First, the addition of the defendants meets the requirements of Rule 20(a)(2). The plaintiff's claim against the proposed defendants arises from the same transactions or occurrences already alleged, and there are questions of law or fact common to all of the defendants. Delta-T does not dispute this in its brief in opposition.
Second, in accordance with Rules 15 and 20, the plaintiff's motion is not brought with undue delay or dilatory motive. The plaintiff moved to add a named plaintiff upon the defendant's offer of judgment, when he determined that it was necessary to do so. Also, although this action has been pending for over one year, it is still in a relatively early stage because the issue of conditional certification has not yet been decided fully. The delay, then, is not all that lengthy, particularly in the FLSA context. See, e.g., Copantitla v. Fiskardo Estiatorio, Inc., No. 09-1608, 2010 WL 1327921, at *2, *7 (S.D.N.Y. Apr. 5, 2010) (adding defendants eleven months after complaint filed); Ruggles v. WellPoint, Inc., 687 F. Supp. 2d 30, 34 (N.D.N.Y. 2009) (adding defendants sixteen months after complaint filed).
Third, there is no undue prejudice to the defendant upon granting the plaintiff's motion. To successfully oppose the plaintiff's motion, the defendant must "demonstrate that its ability to present its case would be seriously impaired were amendment allowed." Dole v. Arco Chem. Co., 921 F.2d 484, 488 (3d Cir. 1990). Here, there is no such showing. The proposed amended complaint is based on the same facts and circumstances as the operative complaint. Contra Cornell, 573 F.2d at 824 (finding abuse of discretion in permitting amendment because amendment changed the legal and factual basis of the alleged violation). Indeed, the plaintiff does not anticipate that the amendment will expand the scope of discovery beyond that which he intends to conduct in his case against Delta-T.
The defendant argues that the plaintiff's addition of the proposed defendants is grounded in bad faith as a means to gain leverage, but the Court finds no improper motive. Prior to his motion for conditional certification, the plaintiff told the defendant that he would seek to add the proposed defendants. Also, counsel for the plaintiff explained that, because the defendant is a nonpublic company and has not yet disclosed its finances, the addition of the proposed defendants is meant to help ensure payment of a judgment should Delta-T prove financially unviable.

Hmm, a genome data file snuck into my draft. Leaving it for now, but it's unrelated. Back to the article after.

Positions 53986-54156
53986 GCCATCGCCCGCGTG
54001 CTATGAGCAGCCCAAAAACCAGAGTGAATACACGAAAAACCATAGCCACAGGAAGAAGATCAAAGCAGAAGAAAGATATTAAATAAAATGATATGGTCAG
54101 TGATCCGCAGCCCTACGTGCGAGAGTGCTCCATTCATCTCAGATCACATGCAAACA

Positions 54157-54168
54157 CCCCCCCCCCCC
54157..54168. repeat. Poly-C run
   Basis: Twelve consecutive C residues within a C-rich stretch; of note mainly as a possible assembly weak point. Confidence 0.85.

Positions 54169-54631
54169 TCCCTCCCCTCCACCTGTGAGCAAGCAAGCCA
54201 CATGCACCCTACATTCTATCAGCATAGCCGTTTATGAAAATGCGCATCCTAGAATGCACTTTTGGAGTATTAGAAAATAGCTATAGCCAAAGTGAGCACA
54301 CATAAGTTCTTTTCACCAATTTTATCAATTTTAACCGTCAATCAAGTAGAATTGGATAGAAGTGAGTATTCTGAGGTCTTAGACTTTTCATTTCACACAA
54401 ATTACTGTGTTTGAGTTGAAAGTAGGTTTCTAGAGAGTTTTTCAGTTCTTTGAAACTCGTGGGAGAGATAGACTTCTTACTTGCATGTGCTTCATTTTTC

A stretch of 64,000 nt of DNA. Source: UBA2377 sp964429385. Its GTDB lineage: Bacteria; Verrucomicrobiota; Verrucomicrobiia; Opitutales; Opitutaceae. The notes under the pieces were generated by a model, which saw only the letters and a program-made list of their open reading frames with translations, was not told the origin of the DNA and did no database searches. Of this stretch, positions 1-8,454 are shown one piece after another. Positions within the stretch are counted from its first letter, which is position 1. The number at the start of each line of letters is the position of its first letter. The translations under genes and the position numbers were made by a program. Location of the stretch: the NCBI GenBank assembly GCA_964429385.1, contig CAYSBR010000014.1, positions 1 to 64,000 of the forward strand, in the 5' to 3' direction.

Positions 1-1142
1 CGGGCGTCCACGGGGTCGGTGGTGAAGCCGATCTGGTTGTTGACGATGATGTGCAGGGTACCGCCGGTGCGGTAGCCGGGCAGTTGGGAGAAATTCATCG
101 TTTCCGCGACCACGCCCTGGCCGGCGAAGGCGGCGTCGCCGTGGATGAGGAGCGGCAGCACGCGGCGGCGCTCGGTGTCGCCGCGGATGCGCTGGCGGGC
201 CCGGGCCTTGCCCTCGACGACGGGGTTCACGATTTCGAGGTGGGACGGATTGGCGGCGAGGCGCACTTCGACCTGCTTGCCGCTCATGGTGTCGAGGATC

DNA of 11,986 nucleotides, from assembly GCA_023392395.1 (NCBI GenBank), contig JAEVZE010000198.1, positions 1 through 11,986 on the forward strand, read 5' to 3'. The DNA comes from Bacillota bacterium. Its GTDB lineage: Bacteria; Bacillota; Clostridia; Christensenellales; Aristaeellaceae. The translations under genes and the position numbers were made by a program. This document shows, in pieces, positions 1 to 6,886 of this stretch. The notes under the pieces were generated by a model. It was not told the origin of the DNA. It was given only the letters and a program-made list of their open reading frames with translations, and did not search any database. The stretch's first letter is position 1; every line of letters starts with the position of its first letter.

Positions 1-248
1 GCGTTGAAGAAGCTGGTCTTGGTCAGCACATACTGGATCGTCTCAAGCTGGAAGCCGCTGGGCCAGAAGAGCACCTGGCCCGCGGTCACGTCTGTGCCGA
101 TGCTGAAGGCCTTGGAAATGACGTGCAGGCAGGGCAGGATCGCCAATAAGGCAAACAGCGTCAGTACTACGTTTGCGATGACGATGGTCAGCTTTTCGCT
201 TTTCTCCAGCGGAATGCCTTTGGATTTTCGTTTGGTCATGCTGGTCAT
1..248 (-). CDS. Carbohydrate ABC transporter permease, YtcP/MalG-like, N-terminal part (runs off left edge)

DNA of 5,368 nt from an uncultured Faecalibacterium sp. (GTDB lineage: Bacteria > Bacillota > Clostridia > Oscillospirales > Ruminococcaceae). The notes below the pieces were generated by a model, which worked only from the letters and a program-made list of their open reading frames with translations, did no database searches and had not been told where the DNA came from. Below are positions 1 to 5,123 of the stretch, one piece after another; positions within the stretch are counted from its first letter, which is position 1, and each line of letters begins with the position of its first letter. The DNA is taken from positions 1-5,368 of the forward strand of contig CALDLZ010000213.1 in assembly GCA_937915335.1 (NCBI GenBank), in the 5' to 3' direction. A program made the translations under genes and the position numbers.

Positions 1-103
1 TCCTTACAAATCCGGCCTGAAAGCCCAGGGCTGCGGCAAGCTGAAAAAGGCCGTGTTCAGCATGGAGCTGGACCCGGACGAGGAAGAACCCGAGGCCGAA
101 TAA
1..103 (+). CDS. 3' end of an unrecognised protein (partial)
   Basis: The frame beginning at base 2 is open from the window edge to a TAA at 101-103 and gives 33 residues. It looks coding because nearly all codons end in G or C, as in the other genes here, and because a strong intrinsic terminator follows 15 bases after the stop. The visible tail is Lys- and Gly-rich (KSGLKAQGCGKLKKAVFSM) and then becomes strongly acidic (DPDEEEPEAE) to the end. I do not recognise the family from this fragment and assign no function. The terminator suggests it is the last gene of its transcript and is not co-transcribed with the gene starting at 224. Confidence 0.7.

Fourth, the plaintiff's motion is not futile. A court determines the futility of a proposed amendment by the amendment's ability to survive a motion to dismiss. Burlington Coat Factory, 114 F.3d at 1434. The defendant does not argue that the plaintiff's motion is futile under a motion to dismiss standard. Rather, it asserts that the Court should deny the plaintiff's motion on grounds of res judicata, collateral estoppel, and the law of the case doctrine because the plaintiff's amended complaint does not articulate a subclass, and the Court already denied collective action certification.
The defendant's arguments are premature. The plaintiff has not yet renewed his motion for conditional certification, and so the Court cannot apply the doctrines the defendant cites because the plaintiff has yet to ask the Court to decide an issue it has already decided. Also, the doctrines that the defendant asserts require a court to have reached a final decision on an issue sought to be relitigated. Res judicata and collateral estoppel are not triggered when a court decides something without prejudice; rather, they require final judgments. See, e.g., San Remo Hotel, L.P. v. City & County of S.F., 545 U.S. 323, 336 n.16 (2005); United States v. 5 Unlabeled Boxes, 572 F.3d 169, 173 (3d Cir. 2009) (res judicata); Jean Alexander Cosmetics, Inc. v. L'Oreal USA, Inc., 458 F.3d 244, 249 (3d Cir. 2006) (collateral estoppel). The law of the case also requires that an issue be finally decided, as it is meant to "protect against the agitation of settled issues." Bosley v. The Chubb Inst., 516 F. Supp. 2d 479, 484 (E.D. Pa. 2007) (citing Christianson v. Colt Indus. Operating Corp., 486 U.S. 800, 816 (1988)).
For the reasons herein stated, the defendant's motion to dismiss the opt-ins is denied, the defendant's motion to dismiss for lack of jurisdiction is denied, and the plaintiff's motion for leave to amend his first amended complaint is granted. The plaintiff will have one week to present to the Court his discovery plan with respect to what discovery he needs to conduct in order to renew his motion for conditional certification. The defendant will then have one week to respond. An appropriate order shall issue separately.